STATEMENT ON THE APPEAL
Charles and Catherine White's nephew, Rickey L. Butzin, was under twenty-one (21) years of age. He wanted to purchase a 1968 Dodge Charger automobile. Charles and Catherine White signed a promissory note and security agreement so that the automobile could be financed. The 1968 Dodge Charger was destroyed in a single car accident. The insurance company paid $1,850.00 for the loss which was applied by Rickey L. Butzin and Household Finance Corporation to a second automobile, a 1969 Plymouth. Rickey L. Butzin defaulted upon his payments and Household Finance Corporation filed a complaint against Charles and Catherine White to recover $2,094.25 plus $10.20 interest due on the promissory note. The trial court heard the evidence and entered judgment for Household Finance Corporation in the sum of $2,094.25. The Whites' motion to correct errors presents this question for our review on appeal:
Our opinion concludes that the endorsement of the insurance check by Household Finance Corporation and the purchase of a second automobile was not a substitution of collateral but constituted an impairment of the collateral. We reverse the judgment of the trial court with instructions.
STATEMENT OF THE FACTS
On October 5, 1970, Household Finance Corporation loaned Rickey L. Butzin $2,484.00 to purchase a 1968 Dodge Charger. The loan agreement was signed by Charles J. White, Catherine L. White and their nephew, Rickey L. Butzin, who was under the age of twenty-one. Also on this date, Charles White and Catherine White signed a security agreement covering the 1968 Dodge Charger. Rickey Butzin took out insurance on the Dodge Charger and had Household Finance Corporation named a beneficiary. This appears not to have been a requirement of Household Finance Corporation. The title to the Dodge Charger was in the names of Charles J. White and Rickey Butzin and showed a lien in favor of Household Finance Corporation.
In November, 1970, the Charger was destroyed in a single car accident. The insurance company paid Rickey Butzin and Household Finance Corporation $1,850.00. Charles White, Rickey Butzin and Household Finance Corporation released their respective interests on the title to the 1968 Dodge Charger. Upon receiving the insurance check, Rickey Butzin went to Household Finance Corporation to inquire about using the insurance proceeds to purchase a 1969 Plymouth. Without executing a new promissory note or security agreement, Household Finance Corporation endorsed the check payable only to Hendrickson Motor Sales from whom Rickey Butzin then purchased a 1969 Plymouth with the $1850.00 insurance check. The title to the 1969 Plymouth was also in the names of Charles White and Rickey Butzin with Household Finance Corporation listed as a lienholder. Mr. and Mrs. White were not notified by Household Finance Corporation or their nephew, Rickey Butzin, that the insurance check had not been applied to their loan until Rickey Butzin stopped making payments and Household Finance
STATEMENT OF THE ISSUE
The issue to be decided by this appeal is:
Our opinion concludes that the release of the insurance proceeds was not a substitution of collateral but an impairment of collateral. We reverse.
STATEMENT ON THE LAW
The Whites contend that they are accommodation makers on the note which was also signed by their nephew, Rickey L. Butzin. They further contend that the release of the insurance proceeds to Hendrickson Motor Sales released them on the promissory note pro tanto.
We agree with the Whites' contention that they are accommodation makers under I.C. 1971; 26-1-3-415; Ind. Stat. Ann. § 19-3-415 (Burns 1964):
It is clear from the record that the Whites signed the promissory note only to enable their twenty (20) year old nephew, Rickey Butzin, to buy a car.
Mr. White testified as follows:
The importance of determining the status of the Whites for the purposes of this appeal has been adequately expressed by J. White and R. Summers, Uniform Commercial Code, 428-429 (1972):
When a creditor releases or negligently fails to protect security put in his possession by the principal debtor, the surety is released to the extent of the value of the security so impaired. Stewart v. Davis (1862), 18 Ind. 74; Sample v. Cochran (1882), 82 Ind. 260; Crim v. Fleming (1885) 101 Ind. 154; Owen County State Bank v. Guard (1940), 217 Ind. 75, 26 N.E.2d 395.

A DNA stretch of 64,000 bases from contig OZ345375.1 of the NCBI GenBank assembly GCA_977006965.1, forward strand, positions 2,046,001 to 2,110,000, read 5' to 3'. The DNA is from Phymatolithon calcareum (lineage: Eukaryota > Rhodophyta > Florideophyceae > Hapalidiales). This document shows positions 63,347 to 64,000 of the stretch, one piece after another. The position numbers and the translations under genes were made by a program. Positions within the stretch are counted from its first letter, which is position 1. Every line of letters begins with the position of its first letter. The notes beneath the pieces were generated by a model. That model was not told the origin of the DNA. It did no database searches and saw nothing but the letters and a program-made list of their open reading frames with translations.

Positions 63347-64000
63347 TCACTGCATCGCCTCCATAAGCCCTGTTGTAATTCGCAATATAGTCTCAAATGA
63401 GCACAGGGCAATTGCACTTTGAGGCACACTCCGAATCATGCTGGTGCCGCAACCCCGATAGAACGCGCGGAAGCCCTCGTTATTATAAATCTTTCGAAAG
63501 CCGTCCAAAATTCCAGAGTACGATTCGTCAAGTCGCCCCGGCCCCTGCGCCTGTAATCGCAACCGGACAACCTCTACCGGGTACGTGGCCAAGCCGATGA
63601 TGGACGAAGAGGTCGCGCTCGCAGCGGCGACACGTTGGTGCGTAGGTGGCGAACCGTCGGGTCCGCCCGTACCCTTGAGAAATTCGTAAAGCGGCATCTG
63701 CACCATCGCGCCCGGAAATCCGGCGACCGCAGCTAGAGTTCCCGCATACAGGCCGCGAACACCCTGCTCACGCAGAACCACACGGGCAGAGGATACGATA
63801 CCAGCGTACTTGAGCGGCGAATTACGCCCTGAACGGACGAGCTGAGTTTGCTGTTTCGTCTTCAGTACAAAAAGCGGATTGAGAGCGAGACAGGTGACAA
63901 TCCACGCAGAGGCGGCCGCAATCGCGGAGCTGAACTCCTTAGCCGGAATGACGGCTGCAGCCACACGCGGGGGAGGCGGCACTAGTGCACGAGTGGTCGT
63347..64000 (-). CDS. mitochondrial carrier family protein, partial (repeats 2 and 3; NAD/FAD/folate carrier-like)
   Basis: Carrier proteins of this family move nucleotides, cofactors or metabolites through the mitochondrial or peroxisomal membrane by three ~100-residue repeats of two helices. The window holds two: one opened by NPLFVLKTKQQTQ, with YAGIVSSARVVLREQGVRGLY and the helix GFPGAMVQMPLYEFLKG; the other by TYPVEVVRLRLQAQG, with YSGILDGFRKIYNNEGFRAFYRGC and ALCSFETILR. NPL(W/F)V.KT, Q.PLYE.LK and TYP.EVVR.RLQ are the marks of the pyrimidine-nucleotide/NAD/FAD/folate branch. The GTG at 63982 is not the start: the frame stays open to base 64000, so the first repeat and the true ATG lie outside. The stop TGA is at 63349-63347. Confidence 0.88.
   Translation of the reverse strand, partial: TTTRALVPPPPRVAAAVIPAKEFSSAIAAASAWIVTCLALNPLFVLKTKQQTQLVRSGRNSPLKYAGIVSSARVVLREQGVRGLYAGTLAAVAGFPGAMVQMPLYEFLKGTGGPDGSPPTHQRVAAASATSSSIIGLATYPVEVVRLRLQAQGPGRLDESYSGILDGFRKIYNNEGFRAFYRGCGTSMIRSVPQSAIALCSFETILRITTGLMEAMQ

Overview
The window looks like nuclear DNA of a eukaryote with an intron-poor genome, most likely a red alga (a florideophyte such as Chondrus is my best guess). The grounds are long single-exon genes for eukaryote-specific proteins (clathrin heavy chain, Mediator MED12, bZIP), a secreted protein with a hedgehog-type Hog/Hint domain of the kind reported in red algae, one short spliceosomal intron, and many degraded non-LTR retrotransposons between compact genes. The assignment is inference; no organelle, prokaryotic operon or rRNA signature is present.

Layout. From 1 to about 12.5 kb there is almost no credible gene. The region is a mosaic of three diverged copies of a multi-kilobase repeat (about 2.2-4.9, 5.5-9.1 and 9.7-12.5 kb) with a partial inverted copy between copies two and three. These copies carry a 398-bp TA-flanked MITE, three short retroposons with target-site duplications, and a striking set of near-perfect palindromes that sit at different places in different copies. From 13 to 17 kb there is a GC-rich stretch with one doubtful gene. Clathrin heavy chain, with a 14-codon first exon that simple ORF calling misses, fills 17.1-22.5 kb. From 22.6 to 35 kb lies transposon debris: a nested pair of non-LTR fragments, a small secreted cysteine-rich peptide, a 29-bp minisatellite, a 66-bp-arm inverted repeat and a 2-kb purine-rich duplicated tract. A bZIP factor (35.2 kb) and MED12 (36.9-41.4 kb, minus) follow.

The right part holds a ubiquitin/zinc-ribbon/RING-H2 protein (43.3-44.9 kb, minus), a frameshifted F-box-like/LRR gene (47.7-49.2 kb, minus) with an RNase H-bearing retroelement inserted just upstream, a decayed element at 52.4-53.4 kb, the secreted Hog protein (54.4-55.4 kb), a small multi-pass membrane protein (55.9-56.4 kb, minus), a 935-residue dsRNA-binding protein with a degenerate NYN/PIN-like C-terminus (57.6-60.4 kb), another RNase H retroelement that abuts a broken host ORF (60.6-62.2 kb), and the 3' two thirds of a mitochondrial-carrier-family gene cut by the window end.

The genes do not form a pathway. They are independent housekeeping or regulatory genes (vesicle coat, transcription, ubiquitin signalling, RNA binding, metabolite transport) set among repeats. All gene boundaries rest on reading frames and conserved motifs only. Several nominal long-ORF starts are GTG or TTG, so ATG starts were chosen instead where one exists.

Household Finance Corporation contends that the signature of Mr. White on the title to the 1968 Dodge Charger was a consent to release of the insurance proceeds. At common law and under I.C. 1971, 26-1-3-606(1), supra, consent to the release of collateral operates as a waiver of a right to discharge. This consent may be given in advance by a consent to release of collateral provision in the instrument
This right of subrogation has also been defined by the Supreme Court of Indiana in Peirce v. Higgins (1884), 101 Ind. 178, 180, as follows:
See also Gerber v. Sharp (1880), 72 Ind. 553; Fast v. State ex rel. Bd. of Comm. of the County of Allen (1915), 182 Ind. 606, 107 N.E. 465; and National Mutual Insurance Co. of Washington, D.C. v. Maryland Casualty Co. (1963), 136 Ind.App. 35, 39-40, 187 N.E.2d 575.
The security agreement covering the 1968 Dodge Charger was between the accommodation makers, the Whites, and the creditor, Household Finance Corporation. Charles White's signing of the title to this first automobile did not involve the release of any subrogation rights and did not impliedly release any security Household Finance Corporation might later obtain from the principal debtor, Rickey Butzin. The rationale for this conclusion is discussed below.
IMPAIRMENT OR SUBSTITUTION OF COLLATERAL:
The creditor has a duty to preserve security or collateral in his possession under I.C. 1971, 26-1-3-606, supra, and under the common law.
See also First National Bank, Giddings v. Helwig (1971), Tex. App., 464 S.W.2d 953, approving the use of this standard.
Although there are no cases in Indiana discussing impairment of collateral under I.C. 1971, 26-1-3-606(1), supra, the Georgia Court of Appeals in Hunter v. Community Loan & Investment Corp. (1972), 127 Ga.App. 142,
In the present case, however, Household Finance Corporation released insurance proceeds in the amount of $1850.00 so that Rickey Butzin could buy a second automobile. No security agreement was executed, but the title to the second automobile was placed in the names of Charles J. White and Rickey L. Butzin with a first lien shown to Household Finance Corporation. Impairment of collateral under I.C. 1971, 26-1-3-606, supra, is not limited to diminishment of the physical value of the property itself but has been extended to encompass impairment of the security interest in the collateral. Shaffer v. Davidson (1968), Wyo., 445 P.2d 13; First Bank & Trust Co., Palatine v. Post (1973), 10 Ill.App.3d 127, 293 N.E.2d 907.